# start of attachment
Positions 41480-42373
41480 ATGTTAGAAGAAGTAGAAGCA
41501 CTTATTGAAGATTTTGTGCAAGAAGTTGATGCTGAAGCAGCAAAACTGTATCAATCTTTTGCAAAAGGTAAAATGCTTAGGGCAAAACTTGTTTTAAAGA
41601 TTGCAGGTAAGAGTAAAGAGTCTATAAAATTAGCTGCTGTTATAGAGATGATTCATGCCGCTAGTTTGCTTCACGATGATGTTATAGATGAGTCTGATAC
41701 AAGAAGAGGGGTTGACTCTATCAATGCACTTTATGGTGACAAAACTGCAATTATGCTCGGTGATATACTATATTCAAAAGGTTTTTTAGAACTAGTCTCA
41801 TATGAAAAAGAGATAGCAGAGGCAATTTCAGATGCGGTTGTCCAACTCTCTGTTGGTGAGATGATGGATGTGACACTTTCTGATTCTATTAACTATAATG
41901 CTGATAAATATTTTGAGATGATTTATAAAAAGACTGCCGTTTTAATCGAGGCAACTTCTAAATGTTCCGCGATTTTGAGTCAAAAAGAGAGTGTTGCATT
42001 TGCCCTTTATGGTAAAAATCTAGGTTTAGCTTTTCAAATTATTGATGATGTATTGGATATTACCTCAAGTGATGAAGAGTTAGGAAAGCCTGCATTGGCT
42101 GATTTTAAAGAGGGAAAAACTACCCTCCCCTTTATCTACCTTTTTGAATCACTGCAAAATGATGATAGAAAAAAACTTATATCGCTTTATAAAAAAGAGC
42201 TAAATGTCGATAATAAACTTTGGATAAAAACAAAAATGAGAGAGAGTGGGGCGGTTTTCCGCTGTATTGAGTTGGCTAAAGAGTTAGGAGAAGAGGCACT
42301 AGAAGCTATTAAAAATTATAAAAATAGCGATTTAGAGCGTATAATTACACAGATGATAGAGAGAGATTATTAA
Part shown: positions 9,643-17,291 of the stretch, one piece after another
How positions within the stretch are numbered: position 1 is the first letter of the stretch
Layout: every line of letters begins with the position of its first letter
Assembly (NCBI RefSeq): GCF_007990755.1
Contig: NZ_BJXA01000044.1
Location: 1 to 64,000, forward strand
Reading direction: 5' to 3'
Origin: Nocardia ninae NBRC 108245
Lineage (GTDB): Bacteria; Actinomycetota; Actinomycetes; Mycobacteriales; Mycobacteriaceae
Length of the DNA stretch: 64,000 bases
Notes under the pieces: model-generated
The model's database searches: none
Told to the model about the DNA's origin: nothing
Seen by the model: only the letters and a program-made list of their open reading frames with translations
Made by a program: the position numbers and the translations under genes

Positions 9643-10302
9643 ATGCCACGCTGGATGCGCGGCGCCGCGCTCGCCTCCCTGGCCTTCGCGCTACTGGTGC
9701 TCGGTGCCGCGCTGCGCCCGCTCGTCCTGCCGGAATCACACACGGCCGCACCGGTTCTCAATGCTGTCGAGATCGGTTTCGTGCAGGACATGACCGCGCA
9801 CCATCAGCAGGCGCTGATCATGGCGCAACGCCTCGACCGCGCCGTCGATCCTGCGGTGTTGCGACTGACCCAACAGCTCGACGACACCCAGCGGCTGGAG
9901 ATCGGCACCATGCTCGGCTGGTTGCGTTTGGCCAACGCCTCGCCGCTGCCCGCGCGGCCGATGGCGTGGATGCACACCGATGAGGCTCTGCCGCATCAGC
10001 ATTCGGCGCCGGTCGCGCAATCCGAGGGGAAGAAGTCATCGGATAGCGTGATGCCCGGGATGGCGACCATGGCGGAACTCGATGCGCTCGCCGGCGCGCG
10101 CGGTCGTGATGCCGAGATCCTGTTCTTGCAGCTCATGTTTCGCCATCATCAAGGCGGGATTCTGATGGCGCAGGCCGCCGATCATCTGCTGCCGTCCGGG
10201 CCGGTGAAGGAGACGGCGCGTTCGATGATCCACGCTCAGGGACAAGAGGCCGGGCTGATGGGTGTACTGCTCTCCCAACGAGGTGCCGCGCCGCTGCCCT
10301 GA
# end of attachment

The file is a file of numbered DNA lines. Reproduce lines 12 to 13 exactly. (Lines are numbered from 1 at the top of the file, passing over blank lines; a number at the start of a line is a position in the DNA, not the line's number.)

Part shown: positions 9,643-17,291 of the stretch, one piece after another
How positions within the stretch are numbered: position 1 is the first letter of the stretch